Signs continue to point to tipping point for retail clinics

WHAT IT MEANS AND WHY IT'S IMPORTANT — The signs that the convenient care industry has hit a significant tipping point in 2012 just keep on coming.

(THE NEWS: Study: Older patients, preventive services on rise at retail health clinics. For the full story, click here)

With the growth of consumer-driven care and more burden for managing costs falling on patients’ shoulders, the retail clinic visits continue to rise, clinic operators continue to open locations and services continue to expand beyond treating acute ailments. And patients are clearly responding.

As the most recent Rand Corp. study stated, visits to retail medical clinics increased four-fold from 2007 to 2009, with the proportion of patients older than 65 years of age growing from 8% to 19% of all visits during this period. Visits to retail clinics reached 5.97 million in 2009, up from 1.48 million in 2007.

According to the study, the proportion of retail clinics visits made for acute medical problems dropped from 78% to 51%, and there was a corresponding increase in visits for preventive care, making up more than 47% of visits by 2009.

Researchers also noted that retail clinics have started promoting new services such as caring for chronic illnesses, including diabetes, and that if demand for primary medical care drives longer wait times to see a physician — like it has following healthcare reform in Massachusetts — then retail clinics could see even greater demand going forward.

As previously reported for Drug Store News, Massachusetts lawmakers just passed a massive healthcare bill that brings expanded scope of services, in such areas as monitoring of chronic diseases and prevention and wellness offerings, to patients of limited-service clinics — marking not only a significant milestone for the state’s healthcare system but also for the convenient care industry at large.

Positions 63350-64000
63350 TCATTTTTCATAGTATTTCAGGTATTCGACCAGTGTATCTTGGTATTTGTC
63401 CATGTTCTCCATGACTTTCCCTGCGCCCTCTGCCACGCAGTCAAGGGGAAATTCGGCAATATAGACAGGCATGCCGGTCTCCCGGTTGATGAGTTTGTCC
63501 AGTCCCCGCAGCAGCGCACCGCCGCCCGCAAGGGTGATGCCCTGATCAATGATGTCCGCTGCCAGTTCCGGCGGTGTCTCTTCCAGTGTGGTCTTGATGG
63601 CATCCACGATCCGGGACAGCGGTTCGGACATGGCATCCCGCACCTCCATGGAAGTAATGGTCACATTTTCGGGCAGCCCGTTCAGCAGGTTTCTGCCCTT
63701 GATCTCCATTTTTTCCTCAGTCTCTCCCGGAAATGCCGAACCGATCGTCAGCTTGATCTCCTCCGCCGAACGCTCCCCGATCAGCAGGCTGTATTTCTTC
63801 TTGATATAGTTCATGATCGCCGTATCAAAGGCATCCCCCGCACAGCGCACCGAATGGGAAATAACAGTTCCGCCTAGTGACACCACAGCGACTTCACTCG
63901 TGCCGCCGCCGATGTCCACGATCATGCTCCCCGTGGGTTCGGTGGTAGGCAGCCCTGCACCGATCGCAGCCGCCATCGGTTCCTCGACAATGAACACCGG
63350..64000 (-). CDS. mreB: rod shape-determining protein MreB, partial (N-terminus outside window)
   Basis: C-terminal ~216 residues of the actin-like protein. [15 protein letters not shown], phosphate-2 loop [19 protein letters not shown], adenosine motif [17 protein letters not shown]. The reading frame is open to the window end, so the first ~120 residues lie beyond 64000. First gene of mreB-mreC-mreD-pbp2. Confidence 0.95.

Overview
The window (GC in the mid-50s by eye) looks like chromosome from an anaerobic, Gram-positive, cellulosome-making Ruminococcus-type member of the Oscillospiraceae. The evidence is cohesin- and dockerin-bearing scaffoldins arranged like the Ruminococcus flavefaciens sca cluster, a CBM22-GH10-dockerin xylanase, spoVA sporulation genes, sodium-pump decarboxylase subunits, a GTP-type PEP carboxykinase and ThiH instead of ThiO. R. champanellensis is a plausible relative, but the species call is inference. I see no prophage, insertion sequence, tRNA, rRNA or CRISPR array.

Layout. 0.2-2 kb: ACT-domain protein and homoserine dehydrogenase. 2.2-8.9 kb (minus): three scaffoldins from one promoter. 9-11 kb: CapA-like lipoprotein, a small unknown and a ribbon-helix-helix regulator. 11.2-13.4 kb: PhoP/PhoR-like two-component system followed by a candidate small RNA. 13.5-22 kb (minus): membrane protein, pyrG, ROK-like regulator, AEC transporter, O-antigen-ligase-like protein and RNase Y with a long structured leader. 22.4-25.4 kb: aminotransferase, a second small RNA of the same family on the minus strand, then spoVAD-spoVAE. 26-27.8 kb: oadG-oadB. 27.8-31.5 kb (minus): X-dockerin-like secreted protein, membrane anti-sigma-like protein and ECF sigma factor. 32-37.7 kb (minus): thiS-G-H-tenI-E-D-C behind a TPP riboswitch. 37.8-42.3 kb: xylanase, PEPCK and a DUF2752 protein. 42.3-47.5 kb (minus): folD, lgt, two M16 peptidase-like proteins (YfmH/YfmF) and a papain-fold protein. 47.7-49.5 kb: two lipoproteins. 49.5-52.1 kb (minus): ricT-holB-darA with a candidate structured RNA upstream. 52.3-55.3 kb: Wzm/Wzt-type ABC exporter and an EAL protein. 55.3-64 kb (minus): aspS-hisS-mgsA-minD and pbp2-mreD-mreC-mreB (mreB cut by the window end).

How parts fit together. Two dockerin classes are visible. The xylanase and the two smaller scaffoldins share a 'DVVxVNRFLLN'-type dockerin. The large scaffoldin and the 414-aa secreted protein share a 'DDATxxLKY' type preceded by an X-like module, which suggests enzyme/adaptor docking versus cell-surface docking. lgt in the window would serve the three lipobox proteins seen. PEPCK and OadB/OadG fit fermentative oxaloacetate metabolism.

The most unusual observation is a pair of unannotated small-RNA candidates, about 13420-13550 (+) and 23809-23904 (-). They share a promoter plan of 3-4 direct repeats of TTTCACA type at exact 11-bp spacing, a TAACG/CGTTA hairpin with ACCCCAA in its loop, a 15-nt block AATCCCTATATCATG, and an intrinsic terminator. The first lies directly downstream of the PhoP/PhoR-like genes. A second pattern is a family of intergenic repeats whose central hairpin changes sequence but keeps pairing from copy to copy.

“We authorized the establishment of limited-service clinics back in 2008 in healthcare legislation that we passed and we left to the Department of Public Health the responsibility of coming up with regulations governing them. I think some aspects of the medical society certainly weighed in heavily on the development of those regulations because the type of things that the limited-service clinics could do was seriously restricted, particularly prevention and wellness activities, which nurse practitioners are very good at and they are certainly skilled in providing and they couldn’t do a lot of them,” Sen. Richard Moore and an author of the bill told Drug Store News.

The new definition of limited services in Massachusetts includes diagnosis treatment, management and monitoring of acute and chronic disease, and wellness and preventive services, all within the scope and practice of nurse practitioners.

The Rand study does not capture the impact of a push made by retail medical clinic operators beginning in 2010 to increase the services offered for chronic illnesses; however, we think it is a pretty sure bet that a future study on the impact of such services will reveal positive results — very positive.

What are your thoughts on the future direction of retail-based health clinics?